We are diminished by every broken heart
As many of you know, both my brothers died by suicide, and so, whenever I turn on the news and hear a report of another life being lost to despair and hopelessness, the little shard of ice in my chest which never quite melts, twists a little.
This week, Tyler Clementi, a student at Rutgers University, jumped off the George Washington bridge after his roommate and a another student secretly videoed a sexual encounter between Tyler and another man and then posted it on the internet. Tyler’s cell phone and wallet were found on the bridge, and there is something piercingly heartbreaking about that — he left behind his way of communicating, and that which identified him. I cannot imagine the loneliness of his final moments. How we all failed him, and youth like him.
There’s been considerable chatter lately about cyber-bullying. Phoebe Prince killed herself in January 2010 and nine people have since been charged in connection. Alexis Pilkington also killed herself. And there are others, sadly. The media’s been rabbiting on about cruelty and a lack of empathy — all good points — but should, I think, keep sight of the central issue in Tyler Clementi’s case, which is the same as that of Ryan Halligan who killed himself in 2003, and Seth Walsh and Asher Brown and Justin Aaberg… and many, many others: gay, lesbian, bi-sexual and transgender youth are at far more risk both of bullying and suicide than their heterosexual counterparts. And why is that?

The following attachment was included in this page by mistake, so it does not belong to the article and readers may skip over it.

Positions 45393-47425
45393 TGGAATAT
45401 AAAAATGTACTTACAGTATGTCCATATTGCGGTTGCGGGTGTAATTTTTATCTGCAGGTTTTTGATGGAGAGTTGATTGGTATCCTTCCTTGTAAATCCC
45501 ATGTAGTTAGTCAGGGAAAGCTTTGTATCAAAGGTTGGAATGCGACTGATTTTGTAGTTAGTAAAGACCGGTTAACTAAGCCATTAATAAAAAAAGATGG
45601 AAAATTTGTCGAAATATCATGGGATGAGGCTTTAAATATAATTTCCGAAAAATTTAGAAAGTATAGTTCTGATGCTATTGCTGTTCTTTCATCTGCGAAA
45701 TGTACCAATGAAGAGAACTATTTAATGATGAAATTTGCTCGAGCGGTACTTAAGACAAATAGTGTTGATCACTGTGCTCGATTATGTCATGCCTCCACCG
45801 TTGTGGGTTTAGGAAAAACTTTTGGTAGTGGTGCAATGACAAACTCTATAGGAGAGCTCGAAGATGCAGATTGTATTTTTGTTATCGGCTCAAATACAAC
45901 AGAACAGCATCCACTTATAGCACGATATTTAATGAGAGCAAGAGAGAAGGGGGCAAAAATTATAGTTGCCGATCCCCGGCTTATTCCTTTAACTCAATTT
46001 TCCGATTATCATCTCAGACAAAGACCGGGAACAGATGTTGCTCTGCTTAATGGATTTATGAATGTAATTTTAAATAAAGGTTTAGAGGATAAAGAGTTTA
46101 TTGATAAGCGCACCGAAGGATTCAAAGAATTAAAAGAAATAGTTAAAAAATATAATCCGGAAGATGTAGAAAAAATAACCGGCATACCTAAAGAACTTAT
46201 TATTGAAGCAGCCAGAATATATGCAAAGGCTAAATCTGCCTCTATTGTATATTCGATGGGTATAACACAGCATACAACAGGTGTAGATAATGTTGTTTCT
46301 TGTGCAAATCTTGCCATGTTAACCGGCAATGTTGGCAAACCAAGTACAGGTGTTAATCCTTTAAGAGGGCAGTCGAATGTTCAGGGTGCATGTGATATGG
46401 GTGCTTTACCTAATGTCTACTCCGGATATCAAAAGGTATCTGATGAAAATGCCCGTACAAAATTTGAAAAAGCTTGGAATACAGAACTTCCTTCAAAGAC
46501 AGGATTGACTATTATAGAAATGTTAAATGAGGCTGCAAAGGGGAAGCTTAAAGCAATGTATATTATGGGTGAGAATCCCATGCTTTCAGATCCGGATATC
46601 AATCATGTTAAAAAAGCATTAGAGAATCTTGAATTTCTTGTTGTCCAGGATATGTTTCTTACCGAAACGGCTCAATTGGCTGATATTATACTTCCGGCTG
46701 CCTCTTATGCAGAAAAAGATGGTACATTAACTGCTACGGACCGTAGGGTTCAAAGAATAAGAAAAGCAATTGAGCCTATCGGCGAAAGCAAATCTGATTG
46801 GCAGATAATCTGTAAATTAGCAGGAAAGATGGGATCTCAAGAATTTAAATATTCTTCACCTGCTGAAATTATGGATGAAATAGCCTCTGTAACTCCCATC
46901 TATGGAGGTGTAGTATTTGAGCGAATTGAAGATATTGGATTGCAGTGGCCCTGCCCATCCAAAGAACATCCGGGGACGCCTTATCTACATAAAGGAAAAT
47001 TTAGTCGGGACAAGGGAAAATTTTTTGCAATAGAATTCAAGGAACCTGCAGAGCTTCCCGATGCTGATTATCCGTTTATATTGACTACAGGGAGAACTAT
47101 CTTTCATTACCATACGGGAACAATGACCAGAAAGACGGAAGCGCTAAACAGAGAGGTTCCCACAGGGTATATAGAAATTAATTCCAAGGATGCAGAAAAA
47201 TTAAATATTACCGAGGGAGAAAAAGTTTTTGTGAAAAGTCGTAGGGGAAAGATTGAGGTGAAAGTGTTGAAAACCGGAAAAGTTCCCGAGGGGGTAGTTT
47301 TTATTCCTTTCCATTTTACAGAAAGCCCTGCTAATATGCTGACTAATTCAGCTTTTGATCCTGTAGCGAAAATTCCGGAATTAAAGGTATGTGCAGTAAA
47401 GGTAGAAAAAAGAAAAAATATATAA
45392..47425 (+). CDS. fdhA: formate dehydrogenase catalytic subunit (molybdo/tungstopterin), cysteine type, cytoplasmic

Why was Tyler so undone by the possibility of being outed? What sort of a society are we when the idea having who we love exposed is so terrifying a prospect? Kim Kardashian and Paris Hilton and Pam Anderson/Tommy Lee might have been upset by the release of their respective sex tapes, but apparently they found a way to cope.
It’s beyond baffling – it’s disgraceful Pop over to The Trevor Project and take a look at the statistics on suicide among GLBT youth. It’ll break your heart, and if it doesn’t, I propose you don’t have one.
I’m not saying this country has sorted out its racial issues — it hasn’t, although I live in hope — but if people of color were treated today the way GLBT people are, you can be sure politicians from coast to coast would be taking on the issue, anti-ignorance initiatives would be funded, and I suspect even the President would step in, as he did during the racially charged incident involving Prof. “Skip Gates. If African-Americans were told to please God by killing themselves, for example, I hope law enforcement, the government, whole communities would stand up and demand it stop immediately.
There are some marks of progress for GLBTs, of course (although don’t get me started on how insulting the don’t-ask-don’t-tell stupidity is to all involved) — it’s only a matter of time, I believe, until gay marriage is recognized, as it should be, and hate crime laws are now in effect — hate crimes being those offenses committed against a person or property motivated, in whole or in part, by the offender’s bias against a race, color, ethnicity, national origin, sex, gender identity or expression, sexual orientation, disability, age or religion.